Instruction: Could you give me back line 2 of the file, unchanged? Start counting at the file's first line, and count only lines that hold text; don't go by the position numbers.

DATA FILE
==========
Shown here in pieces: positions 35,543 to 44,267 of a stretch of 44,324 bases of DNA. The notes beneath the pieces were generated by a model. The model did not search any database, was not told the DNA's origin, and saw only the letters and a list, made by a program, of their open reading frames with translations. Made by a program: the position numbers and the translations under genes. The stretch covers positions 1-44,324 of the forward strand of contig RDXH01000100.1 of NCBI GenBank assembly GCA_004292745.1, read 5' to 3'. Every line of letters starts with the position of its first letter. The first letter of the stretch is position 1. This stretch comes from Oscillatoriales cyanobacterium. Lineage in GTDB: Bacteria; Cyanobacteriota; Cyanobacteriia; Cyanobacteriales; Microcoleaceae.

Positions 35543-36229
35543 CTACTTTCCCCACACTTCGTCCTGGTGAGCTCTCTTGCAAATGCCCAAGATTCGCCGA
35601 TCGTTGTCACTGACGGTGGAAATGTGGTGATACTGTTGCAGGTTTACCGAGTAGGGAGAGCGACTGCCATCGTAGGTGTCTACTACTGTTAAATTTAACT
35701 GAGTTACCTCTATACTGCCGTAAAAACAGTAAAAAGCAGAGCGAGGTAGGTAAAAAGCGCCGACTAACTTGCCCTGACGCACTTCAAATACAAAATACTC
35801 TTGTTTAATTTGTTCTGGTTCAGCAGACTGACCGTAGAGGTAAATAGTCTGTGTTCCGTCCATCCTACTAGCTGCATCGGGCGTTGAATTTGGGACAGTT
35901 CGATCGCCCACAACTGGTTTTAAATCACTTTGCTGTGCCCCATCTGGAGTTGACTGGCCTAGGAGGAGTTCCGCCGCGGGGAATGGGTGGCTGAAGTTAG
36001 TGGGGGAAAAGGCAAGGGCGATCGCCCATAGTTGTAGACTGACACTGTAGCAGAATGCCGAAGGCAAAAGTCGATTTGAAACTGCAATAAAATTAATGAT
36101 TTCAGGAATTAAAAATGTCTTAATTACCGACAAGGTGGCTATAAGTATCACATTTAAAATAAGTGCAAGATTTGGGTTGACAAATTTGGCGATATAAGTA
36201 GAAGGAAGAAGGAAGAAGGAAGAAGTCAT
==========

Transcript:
Positions 35543-36229